Author Archive

CARA – One Year Later

PrintIt’s hard to believe that tomorrow will mark a year since the CARA Family Detention Pro Bono Project officially launched. Four seasons have passed, during which we have worked tirelessly to end family detention, urging the Obama administration to stop detaining thousands of children and their mothers – a decision that stains both President Obama’s own legacy, and the history of this country.

Together, the four CARA partner organizations have soldiered on over the past year. Staff members have put in innumerable hours to create new processes, hundreds of volunteers have come and gone, but one thing remains the same: family detention is an inhumane practice and must end.

The CARA Project has served 7,935 mothers over the past 12 months. Nearly 60% were under the age of 30 and nearly 30% were younger than 25. Eight hundred and sixteen were under 21. Think about that. Things were so bad for these young women, many of whom aren’t much more than children themselves, that they fled everything they knew and left behind nearly everything they owned, to save what was most precious to them: their children and their lives.

Continue reading ‘CARA – One Year Later’ »

Defend, Don’t Target, the Vulnerable

shutterstock_232202254On Christmas Eve, news leaked that the Department of Homeland Security (DHS) was going to begin raids to round up and deport Central American families. Over the holiday week, stakeholders, legislators, community leaders, and advocates pushed back hard on these planned raids and begged the Obama Administration not to move forward.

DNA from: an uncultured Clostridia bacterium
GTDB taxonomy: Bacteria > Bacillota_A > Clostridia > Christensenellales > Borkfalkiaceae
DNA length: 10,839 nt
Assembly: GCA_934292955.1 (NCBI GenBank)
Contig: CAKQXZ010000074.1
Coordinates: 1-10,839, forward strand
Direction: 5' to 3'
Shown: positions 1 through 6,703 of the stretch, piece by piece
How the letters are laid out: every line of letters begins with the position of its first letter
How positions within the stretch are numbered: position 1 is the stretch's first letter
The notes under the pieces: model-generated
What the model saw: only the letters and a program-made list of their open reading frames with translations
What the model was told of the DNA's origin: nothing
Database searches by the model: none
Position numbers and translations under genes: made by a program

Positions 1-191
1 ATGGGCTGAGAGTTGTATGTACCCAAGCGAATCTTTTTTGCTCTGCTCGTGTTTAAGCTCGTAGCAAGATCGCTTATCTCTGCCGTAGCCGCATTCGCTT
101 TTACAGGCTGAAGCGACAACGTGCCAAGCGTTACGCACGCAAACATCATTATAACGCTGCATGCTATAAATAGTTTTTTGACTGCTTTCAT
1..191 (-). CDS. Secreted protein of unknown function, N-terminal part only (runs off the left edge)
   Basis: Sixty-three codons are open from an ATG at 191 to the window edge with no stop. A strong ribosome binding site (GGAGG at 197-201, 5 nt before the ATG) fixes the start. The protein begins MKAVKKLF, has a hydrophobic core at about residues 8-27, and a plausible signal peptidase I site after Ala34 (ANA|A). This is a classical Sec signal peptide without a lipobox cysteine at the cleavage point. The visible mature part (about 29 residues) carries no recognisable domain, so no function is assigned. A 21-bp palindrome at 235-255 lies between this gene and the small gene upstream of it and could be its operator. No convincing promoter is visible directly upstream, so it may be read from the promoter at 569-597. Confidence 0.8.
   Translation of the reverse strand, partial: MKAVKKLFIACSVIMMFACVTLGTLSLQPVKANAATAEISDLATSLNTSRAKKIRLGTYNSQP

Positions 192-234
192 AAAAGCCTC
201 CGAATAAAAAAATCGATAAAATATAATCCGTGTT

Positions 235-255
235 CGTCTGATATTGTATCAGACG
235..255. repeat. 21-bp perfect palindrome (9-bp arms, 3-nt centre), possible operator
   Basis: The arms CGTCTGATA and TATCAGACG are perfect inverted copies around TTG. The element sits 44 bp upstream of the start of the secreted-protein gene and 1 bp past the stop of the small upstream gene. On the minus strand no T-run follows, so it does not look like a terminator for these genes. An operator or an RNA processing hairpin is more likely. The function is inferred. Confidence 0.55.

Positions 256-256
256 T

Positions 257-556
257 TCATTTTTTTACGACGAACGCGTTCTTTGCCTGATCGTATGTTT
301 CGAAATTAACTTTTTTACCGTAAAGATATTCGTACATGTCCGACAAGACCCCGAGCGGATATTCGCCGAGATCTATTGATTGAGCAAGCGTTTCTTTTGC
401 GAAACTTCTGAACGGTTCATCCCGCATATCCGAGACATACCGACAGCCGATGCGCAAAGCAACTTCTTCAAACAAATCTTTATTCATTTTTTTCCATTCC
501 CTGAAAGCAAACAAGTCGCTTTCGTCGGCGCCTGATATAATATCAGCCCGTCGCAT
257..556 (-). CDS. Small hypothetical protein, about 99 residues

In spite of that, and without any communication from DHS in response to our efforts, on the first Saturday of the New Year the raids began. Reports surfaced quickly of mothers and children being torn from their homes, terrified of what was happening. Of ICE agents gaining access to homes under questionable circumstances. Of the latest inhumane and deplorable practices to which the federal government has subjected asylum seekers.

Continue reading ‘Defend, Don’t Target, the Vulnerable’ »

When the Narrative Shifts

11148730_10153682735318632_5462661337177844069_nI joined AILA’s Executive Committee with quite a bit of media experience under my belt. One thing I’ve known for a long time is that the news cycle can turn on a dime and what you may have thought you’d be talking about with a reporter can change, sometimes mid-interview.

As an example – AILA’s annual New York City Media Tour was planned to coincide with the one year anniversary of DAPA and expanded DACA. AILA staff analyzed President Obama’s immigration actions during his term in office and we issued a report card highlighting where he had made a good effort (DACA and DAPA again) and where he had failed (humanitarian protection and family detention), while also highlighting what was still incomplete (legal immigration reform) and unsatisfactory (enforcement). The tour was all set, appointments were made, preparations in place.